built them recently? If you have, who did you get to do the
construction, and did you buy a plan or have one firm do the
design/build? What was the total cost, and what do you rent
the cottage for? Would you recommend doing it? Pluses and
Thanks for any information, advice, recommendations,
cautions... Hope to add small unit
I designed an In-Law Unit recently for a client in the flats
of Berkeley. It is 450 square feet and cost about $130k,
not including pre-construction costs. Eric Manou built it.
In-Law Units are easier to permit than rentable units, which
require a use permit with a public hearing, separate
utilities, etc. I hope you enjoy the process.
I recently designed a small cottage in Alamo. It was 776
square feet and construction estimates came in at around
$220K. You'll want to look at the zoning requirements for
your lot and confirm setback distances and height
limitations. You'll also want to look at parking
requirements to determine if an additional parking space
will be necessary. Lastly, talk to the city about permit
fees for your project. The fees required for a project like
this are often greater than clients expect.
I have to say that, in
order to expand space potential for our tiny Albany house,
we ordered up a backyard cottage from the Shed Shop in
Fremont: http://www.shedshop.com/ This was probably nine
years ago, but the cost came in at under $80,000, including
the concrete slab foundation we put in, and the shed is
still going strong. This was a one-room thing, however,
with electricity and phone line. Not a mother-in-law unit.
But worth looking at for extra space. spatially challenged
We went down the
architect path for a small backyard cottage and it was a
nightmare that cost us $7,000 in fees with nothing at the
end as our $60,000 budget became an unfinished unit
estimated at $110,000. Then we found Summerwood - and spent
$12,000 for a 'pool cabana' that fit perfectly in the corner
of our yard. It's 220 sq feet, and when you add Sheetrock,
electricity, roof, lighting it was just about $20,000. We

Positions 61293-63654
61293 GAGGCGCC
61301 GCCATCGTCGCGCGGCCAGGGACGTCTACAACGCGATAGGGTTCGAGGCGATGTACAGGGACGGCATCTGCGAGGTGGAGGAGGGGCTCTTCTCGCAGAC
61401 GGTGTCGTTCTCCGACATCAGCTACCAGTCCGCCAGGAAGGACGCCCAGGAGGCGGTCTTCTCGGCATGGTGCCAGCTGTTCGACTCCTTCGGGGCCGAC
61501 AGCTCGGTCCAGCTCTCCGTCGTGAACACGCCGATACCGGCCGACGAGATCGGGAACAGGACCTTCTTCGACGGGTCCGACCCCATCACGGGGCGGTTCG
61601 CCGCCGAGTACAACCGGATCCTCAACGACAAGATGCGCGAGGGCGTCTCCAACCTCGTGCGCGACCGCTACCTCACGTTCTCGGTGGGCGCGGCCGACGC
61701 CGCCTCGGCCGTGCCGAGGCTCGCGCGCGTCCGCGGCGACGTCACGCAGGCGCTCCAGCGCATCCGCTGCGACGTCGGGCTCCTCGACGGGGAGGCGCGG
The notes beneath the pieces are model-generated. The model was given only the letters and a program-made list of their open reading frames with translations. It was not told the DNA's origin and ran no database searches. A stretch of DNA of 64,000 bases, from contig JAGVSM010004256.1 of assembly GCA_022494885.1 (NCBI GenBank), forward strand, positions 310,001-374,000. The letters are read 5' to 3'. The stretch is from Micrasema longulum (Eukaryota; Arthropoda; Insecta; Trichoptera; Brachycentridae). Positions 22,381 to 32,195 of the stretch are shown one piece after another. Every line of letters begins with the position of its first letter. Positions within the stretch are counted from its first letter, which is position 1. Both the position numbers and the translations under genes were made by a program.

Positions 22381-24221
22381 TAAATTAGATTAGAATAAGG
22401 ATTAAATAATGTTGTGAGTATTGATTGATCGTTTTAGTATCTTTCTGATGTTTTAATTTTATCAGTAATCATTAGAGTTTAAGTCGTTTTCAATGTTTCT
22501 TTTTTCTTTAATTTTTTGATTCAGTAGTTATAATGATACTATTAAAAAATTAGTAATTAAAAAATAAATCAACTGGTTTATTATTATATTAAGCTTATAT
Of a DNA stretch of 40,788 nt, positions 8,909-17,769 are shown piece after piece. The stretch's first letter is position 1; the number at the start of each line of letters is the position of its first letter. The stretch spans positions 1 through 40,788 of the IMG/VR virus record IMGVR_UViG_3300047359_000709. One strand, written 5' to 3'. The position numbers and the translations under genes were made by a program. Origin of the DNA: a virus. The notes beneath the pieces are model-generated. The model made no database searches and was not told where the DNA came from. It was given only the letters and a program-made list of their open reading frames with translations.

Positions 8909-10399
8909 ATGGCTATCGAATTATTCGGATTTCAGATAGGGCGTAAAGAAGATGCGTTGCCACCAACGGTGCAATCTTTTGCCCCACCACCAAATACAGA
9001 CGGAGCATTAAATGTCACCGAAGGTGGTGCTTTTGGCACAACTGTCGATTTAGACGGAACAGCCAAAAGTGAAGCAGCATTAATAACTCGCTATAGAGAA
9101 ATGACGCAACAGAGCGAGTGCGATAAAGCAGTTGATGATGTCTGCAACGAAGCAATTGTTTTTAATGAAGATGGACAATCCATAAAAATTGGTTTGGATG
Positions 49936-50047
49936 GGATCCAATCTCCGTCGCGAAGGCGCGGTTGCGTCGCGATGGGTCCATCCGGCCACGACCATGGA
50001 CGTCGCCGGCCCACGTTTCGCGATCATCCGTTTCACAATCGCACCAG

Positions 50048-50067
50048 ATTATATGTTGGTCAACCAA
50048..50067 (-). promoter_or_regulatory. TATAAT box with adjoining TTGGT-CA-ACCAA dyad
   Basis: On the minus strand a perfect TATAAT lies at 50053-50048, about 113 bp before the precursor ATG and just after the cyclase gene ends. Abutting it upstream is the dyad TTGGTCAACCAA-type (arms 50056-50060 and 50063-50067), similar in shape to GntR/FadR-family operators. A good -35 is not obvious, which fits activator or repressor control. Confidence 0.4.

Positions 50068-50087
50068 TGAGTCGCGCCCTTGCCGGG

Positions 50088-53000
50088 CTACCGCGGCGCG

then re-did our yard and it all looked/s amazing - and was
way, way better than the 400 sq foot planned structure. We
could have easily added a sink, but for a toilet would have
need to trench across the yard - do-able but we decided a
second bathroom in the house made more sense. Happy to tell
you details of our summerwood experience - amazing! No waste
(all the wood is precut) - we love the windows and doors.
Our house has been on a number of garden tours and people
always ask about the structure. Love our cottage
We are considering the most inexpensive way to add a small
'bungalow' / cabin / in-law apartment to our Berkeley
backyard. Has anyone used one of the pre- fab 'kits' for
building such? Which company did you use, and how was it?
How is it holding up? Other ideas for rather inexpensively
adding a live-in 'apartment' to our backyard? Any
recommendations/ suggestions welcome. Thank you! Need a
We had an estimate from an excellent contractor who
specializes in prefab in law cottages. I have seen several
that this contractor made and they were beautiful little
homes. His price included all cabinetry and kitchen
appliances. His name is Steve Vallejos and here's his
email: Steve Vallejos firstname.lastname@example.org
www.valleyhomedevelopment.com/ I can tell you more
specifically if you want to call me: 529-6328. Micky
Not sure if this would meet your needs, but definitely worth
checking out -- Tuff Shed. We built one several years ago
to use as a workshop. Although ours is not plumbed or
heated, I think you could add those things to the basic
structure. Since it's on a slab, radiant heat would be
ideal. We also added skylights (which are an option) and the
space gets lots of natural light from them. We don't live
in ours, but we know someone who does and it seems to work
for him. Once you get all your permits in place,
construction is super fast. Happy with Tuff Shed